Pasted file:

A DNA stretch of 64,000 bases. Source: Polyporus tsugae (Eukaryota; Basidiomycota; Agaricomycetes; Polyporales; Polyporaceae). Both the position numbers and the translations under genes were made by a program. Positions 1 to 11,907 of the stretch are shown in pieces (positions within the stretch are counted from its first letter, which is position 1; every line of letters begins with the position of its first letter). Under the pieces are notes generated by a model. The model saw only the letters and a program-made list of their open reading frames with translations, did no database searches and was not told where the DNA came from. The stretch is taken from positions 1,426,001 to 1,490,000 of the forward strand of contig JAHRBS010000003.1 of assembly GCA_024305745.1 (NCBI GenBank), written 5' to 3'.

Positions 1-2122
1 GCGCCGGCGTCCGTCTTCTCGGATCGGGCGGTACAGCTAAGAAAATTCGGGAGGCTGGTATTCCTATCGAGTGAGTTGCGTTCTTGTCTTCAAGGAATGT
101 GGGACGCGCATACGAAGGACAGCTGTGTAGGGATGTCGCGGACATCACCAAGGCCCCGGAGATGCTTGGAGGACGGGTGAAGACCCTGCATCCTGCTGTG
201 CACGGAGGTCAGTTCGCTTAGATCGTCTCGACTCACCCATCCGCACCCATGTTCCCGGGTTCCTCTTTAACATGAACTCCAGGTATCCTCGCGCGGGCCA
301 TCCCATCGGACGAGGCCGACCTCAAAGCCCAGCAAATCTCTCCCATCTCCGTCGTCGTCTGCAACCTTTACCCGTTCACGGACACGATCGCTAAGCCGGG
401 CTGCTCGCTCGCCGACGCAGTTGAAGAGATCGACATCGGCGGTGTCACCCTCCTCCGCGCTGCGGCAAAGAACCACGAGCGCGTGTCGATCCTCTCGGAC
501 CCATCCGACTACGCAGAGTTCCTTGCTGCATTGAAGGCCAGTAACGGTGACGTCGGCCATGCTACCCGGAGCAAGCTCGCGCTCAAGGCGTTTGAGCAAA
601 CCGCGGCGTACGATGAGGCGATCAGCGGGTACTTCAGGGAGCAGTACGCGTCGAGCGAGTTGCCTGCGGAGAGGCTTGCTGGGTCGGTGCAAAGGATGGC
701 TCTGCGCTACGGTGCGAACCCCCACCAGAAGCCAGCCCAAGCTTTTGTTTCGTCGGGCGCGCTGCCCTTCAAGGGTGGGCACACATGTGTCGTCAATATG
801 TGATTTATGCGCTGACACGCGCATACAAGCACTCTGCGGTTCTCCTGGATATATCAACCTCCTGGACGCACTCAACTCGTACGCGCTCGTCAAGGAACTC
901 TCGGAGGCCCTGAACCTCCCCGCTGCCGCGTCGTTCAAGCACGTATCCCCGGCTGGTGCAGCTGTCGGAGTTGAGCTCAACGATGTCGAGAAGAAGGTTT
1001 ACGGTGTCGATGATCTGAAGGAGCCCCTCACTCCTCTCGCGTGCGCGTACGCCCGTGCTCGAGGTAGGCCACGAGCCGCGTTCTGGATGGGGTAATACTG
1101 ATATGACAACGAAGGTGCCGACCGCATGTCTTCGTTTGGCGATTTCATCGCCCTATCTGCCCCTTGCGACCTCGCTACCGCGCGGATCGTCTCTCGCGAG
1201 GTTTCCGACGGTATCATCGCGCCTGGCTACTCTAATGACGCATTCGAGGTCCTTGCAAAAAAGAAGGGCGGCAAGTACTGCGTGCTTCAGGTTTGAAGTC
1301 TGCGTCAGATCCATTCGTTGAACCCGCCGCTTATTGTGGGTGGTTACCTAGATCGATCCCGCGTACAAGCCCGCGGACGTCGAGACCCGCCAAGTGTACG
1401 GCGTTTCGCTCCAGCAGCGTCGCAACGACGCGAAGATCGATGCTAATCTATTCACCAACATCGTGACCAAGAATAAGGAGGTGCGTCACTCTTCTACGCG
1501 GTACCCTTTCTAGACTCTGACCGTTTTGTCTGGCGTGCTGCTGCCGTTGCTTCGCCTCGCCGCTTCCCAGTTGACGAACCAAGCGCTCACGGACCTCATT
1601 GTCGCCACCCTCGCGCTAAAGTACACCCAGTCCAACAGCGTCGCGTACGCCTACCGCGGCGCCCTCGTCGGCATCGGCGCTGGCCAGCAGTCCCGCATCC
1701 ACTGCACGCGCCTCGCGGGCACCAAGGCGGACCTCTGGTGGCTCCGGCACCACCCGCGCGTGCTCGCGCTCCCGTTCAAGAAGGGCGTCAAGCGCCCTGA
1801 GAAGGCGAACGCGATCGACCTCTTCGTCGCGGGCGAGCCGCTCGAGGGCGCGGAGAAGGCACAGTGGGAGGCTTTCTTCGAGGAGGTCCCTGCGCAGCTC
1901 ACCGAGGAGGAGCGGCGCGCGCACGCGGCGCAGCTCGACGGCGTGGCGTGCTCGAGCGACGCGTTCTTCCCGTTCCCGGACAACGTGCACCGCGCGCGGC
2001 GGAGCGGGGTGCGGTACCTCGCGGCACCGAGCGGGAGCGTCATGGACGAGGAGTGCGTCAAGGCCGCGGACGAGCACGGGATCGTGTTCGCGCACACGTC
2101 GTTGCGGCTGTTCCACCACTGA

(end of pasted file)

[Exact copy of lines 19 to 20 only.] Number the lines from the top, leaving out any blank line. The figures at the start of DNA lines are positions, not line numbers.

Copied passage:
1601 GTCGCCACCCTCGCGCTAAAGTACACCCAGTCCAACAGCGTCGCGTACGCCTACCGCGGCGCCCTCGTCGGCATCGGCGCTGGCCAGCAGTCCCGCATCC
1701 ACTGCACGCGCCTCGCGGGCACCAAGGCGGACCTCTGGTGGCTCCGGCACCACCCGCGCGTGCTCGCGCTCCCGTTCAAGAAGGGCGTCAAGCGCCCTGA